Study: new visa policy may strand scientists



As the war in Iraq steams ahead, many foreign students studying at American universities remain stranded in their home countries without visas. Unable to attend to their research projects, the students’ absences have, in some cases, delayed or derailed scientific efforts to combat chemical and biological terrorism, a study found this week.

Stuck in a “visa jam,” hundreds of student scientists — including some at Yale — have been unable to enter America, bringing their research on diseases such as AIDS and leukemia to a halt, according to a study by the Hartford Courant. The jam is the result of heightened security procedures for screening foreign visas, which the U.S. Department of State enacted in response to the Sept. 11, 2001, terrorist attacks.

The Courant found that over two dozen students and scientists at 20 American research universities have been significantly disrupted by the visa delays. It reported that most of the stranded researchers were already working in the United States and left the country for brief trips, but have not been able to return.

Heng Zhu, a postdoctoral fellow in Yale’s Molecular, Cellular and Developmental Biology Department, left for Beijing last April, expecting to resume his research upon his return to the United States. But after almost a year, Zhu still remains in Beijing without a visa.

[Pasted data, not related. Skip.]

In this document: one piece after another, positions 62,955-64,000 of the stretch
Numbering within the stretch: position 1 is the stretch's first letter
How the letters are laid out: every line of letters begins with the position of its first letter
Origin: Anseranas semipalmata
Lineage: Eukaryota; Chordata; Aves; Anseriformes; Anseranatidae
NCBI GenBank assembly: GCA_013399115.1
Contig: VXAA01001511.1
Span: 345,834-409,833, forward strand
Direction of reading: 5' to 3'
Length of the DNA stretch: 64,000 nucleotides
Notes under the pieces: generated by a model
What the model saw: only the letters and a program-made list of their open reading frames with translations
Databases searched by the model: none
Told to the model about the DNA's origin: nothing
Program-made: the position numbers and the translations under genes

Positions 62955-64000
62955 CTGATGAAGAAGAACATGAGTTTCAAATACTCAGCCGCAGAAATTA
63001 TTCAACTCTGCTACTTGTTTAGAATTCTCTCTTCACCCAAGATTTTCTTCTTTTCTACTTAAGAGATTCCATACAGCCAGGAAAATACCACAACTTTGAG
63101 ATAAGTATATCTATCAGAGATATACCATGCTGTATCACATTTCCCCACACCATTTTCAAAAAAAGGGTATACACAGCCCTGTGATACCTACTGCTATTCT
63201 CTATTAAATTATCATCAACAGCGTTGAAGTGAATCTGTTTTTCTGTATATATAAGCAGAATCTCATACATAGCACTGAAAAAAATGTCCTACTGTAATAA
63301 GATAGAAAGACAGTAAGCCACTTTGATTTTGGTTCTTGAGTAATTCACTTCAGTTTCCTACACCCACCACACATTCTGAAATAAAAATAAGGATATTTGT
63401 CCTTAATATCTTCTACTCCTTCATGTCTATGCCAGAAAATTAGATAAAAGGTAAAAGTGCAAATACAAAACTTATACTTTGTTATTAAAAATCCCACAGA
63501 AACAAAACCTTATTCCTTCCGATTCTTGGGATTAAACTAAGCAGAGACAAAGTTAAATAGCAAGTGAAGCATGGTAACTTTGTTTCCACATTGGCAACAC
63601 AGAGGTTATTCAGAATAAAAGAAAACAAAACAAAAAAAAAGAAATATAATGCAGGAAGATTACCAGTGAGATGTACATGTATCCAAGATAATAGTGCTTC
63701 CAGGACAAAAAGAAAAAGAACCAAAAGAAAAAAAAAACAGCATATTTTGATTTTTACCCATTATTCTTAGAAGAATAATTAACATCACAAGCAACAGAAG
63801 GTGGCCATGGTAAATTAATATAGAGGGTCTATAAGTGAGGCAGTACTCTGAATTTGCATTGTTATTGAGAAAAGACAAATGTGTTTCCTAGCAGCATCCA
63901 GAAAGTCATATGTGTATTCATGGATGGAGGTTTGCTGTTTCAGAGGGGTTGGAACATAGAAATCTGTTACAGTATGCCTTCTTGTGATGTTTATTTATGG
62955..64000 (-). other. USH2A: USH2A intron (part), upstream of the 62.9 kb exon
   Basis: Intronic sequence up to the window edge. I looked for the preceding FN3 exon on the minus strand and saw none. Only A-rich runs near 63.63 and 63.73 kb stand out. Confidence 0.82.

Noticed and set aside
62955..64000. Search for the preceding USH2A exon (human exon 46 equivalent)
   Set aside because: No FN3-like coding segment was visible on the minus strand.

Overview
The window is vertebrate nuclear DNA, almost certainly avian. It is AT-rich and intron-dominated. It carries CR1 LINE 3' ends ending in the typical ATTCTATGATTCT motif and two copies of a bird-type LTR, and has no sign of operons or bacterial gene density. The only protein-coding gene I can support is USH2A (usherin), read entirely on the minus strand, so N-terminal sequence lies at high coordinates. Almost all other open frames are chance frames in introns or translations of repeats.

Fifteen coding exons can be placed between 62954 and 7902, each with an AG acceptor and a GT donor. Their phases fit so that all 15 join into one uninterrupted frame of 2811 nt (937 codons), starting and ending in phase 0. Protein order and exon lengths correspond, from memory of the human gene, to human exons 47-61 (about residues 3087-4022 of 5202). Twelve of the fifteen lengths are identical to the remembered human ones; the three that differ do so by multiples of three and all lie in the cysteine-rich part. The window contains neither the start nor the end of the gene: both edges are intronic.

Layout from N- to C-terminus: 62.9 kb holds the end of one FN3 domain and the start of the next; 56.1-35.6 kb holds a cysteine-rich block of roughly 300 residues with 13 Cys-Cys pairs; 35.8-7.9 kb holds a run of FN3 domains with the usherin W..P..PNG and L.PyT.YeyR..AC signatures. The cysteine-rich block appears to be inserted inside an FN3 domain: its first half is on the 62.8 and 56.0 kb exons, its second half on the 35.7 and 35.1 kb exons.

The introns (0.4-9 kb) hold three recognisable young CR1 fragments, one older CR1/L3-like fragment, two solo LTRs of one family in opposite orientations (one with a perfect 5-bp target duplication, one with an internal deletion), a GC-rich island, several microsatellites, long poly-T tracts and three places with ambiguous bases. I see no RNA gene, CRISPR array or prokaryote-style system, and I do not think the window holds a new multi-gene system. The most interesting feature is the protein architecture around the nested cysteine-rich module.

“I am still waiting!” Zhu wrote in an e-mail from Beijing to the Courant.

Working on a $1.5 million National Institutes of Health study to isolate proteins in genes, Zhu was near completion on research that could potentially help fight diseases.

Neither Zhu nor Yale officials were available for comment Monday night.

State Department spokesman Stuart Patt said while he could not comment on Zhu’s situation specifically, many foreign students have been experiencing significant delays in obtaining visas.

“We are trying to find ways to shorten some of these delays,” Patt said. “Some of those who are subject to security reviews will find that it takes a little longer now than it used to. A great deal more effort has been put into the visa issuance process.”

Sen. Joseph Lieberman — the ranking member of the Senate Governmental Affairs Committee, which has jurisdiction over the Department of Homeland Security — has worked extensively on issues of homeland security but believes there is still much work to be done.

“[Lieberman] is keenly aware of the needs to balance legitimate security concerns against the advantages to academia and the economy,” Lieberman spokeswoman Leslie Phillips said. “All of his work on homeland security demonstrates what’s going on in American universities.”

After the 19 hijackers from the Sept. 11 terrorist attacks entered the United States on valid travel, business and student visas, the State Department stepped up its security and intensified its visa issuance policy.

But according to the Courant, many scientists and educators complain the State Department is using vague, arbitrary standards in issuing visas, trapping legitimate foreign researchers in a “frustrating backlog.”

While the number of visas processed at the State Department has dropped to 7.9 million from 10 million last year, the rate of denials has risen from 25 percent to 28 percent, the Courant reported.

Assistant Secretary of State for Consular Affairs Maura Harty said in a press statement that the department has unveiled a new effort to better communicate changes to U.S. visa procedures, an initiative entitled “Secure Borders, Open Doors.”

“We want to ensure that the visa application process is straightforward for people who want to come to the U.S. to study, visit and conduct business and that it prevents the entry of those who would do us harm,” Harty said.

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